WILLSBORO - Richard C. Lamoy seems to have the golden touch.
The Morrisonville man won medals for six of eight entries he submitted earlier this year to a winemaking competition in Manchester, Vt., sponsored by WineMaker Magazine. Five of the six award-winning wines were made with the first substantial harvest of cold-hardy grape varieties planted at the Cornell University agricultural research station at the E.V. Baker Farm in Willsboro. The grapes were planted as part of a research trial funded by the Northern New York Agricultural Development Program.
Though the competition has come and gone, Lamoy's interest in researching growing grapes in the often cold climate of the North Country has not.
"The colder regions of the state are quite capable of growing wine grapes, as demonstrated by the success of the trial vineyard in Willsboro and other plantings here," said Lamoy. "Since there has been little work done in studying the best grapes and how to grow the best grapes for wine, research work needs to be done in those areas. The trial vineyard is one step in that direction."
Michael Davis, manager of the E.V. Baker Farm, said the research facility has been working with Lamoy since 2005, as well as partnering agencies like the Lake Champlain Grape Growers Association, Cornell Grape Program, Cornell Wine Analytical Lab and the New York Farm Viability Institute. The objective, said Davis, has been to learn more about grape growing in colder temperatures. The research so far has provided much insight into the difference in varieties of grapes, he said.
"If you look at the traditional French wine grapes, they have a much milder climate than what we're working with here in the North Country," said Davis. "They don't have to withstand the really cold, winter temperatures. So, what breeders have done, is they've tried to develop grapes that have good wine qualities that will tolerate cold weather."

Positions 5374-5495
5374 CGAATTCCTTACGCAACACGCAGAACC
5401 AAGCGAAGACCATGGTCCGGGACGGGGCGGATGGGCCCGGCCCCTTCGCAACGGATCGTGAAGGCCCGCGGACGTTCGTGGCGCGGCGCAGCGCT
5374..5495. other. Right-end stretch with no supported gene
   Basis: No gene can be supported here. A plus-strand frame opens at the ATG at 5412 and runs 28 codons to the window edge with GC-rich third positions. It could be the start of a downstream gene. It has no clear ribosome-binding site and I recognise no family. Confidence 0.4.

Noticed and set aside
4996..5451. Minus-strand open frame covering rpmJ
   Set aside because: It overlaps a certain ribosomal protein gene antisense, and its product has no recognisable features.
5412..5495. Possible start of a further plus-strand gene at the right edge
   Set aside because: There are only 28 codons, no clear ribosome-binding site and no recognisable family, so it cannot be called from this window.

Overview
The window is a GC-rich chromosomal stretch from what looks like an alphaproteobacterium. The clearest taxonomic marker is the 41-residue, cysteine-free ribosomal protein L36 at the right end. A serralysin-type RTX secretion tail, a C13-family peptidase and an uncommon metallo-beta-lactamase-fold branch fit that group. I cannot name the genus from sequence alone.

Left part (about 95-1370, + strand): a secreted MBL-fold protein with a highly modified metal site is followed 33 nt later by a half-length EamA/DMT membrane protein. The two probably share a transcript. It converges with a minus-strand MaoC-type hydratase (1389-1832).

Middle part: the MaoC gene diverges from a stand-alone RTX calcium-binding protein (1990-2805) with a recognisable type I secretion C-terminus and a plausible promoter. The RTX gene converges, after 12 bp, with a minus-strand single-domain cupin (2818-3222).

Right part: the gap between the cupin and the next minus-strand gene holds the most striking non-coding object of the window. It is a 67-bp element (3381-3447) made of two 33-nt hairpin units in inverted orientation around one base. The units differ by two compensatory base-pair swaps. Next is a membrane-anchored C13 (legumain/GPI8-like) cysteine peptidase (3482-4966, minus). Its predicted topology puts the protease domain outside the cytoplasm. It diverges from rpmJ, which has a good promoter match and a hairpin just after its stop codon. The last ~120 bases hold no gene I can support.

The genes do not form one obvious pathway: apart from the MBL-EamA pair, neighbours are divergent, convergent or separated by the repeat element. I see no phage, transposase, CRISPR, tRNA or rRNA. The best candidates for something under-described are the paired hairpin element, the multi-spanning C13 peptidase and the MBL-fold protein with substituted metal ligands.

And, so far, it's working, said Davis. In fact, Cornell University has found success with cold-hardy grape growing in the Western New York city of Geneva and in Minnesota.
"Our trial here at the Willsboro farm is really looking at some of these new varieties and some of the experimental wines that haven't even been released yet. So, it is fairly new," said Davis. "We're really just starting to see some of these varieties available for northern wine production."
The results of the trials at the Willsboro farm - which have included French hybrid white grapes and red grapes - have been impressive, said Davis, and even more so when Lamoy won awards for entries using the grapes grown there.
"I really didn't know what to expect in terms of quality," admitted Davis. "But, in the Champlain Valley, we have sort of a unique climate that seems to be pretty well-adapted for grape growing. And, I think Richard is really talented in terms of his ability to make wine. So, I wasn't surprised he won from that perspective. He knows a lot about it."
That's because Lamoy has been dabbling in grape growing and winemaking since the late 1970s, becoming more serious about the endeavor about four years ago. The research conducted at the E.V. Baker Farm is much like the work Lamoy does at Hid-In Pines Vineyard, a three-acre vineyard he owns in Morrisonville.
"The preliminary research here," said Lamoy, "is showing the potential for different varieties to respond to different training system and canopy management combinations. Cold-hardy grapes can be a valuable crop for Northern New York and I am pleased to contribute to research that adds to our ability to grow them."
Lamoy plans to apply for his winery license and enter wine made from his own 2009 harvest in the 2010 WineMaker contest.
As for Lamoy's most recent recognition, does it signify the future of a bustling new business market in the North Country?
"I see it being a piece," said Davis. "We're really just getting a sense for it. They have some wineries that are pretty well-established across the lake in Vermont and certainly this side of the lake seems to be pretty well-suited for it as well. So, that's kind of exciting."
"It could be a nice niche industry," he added.
The results of research from the Northern New York cold-hardy wine grape variety trials can be found on the Northern New York Agricultural Development Program Web site at www.nnyagdev.org.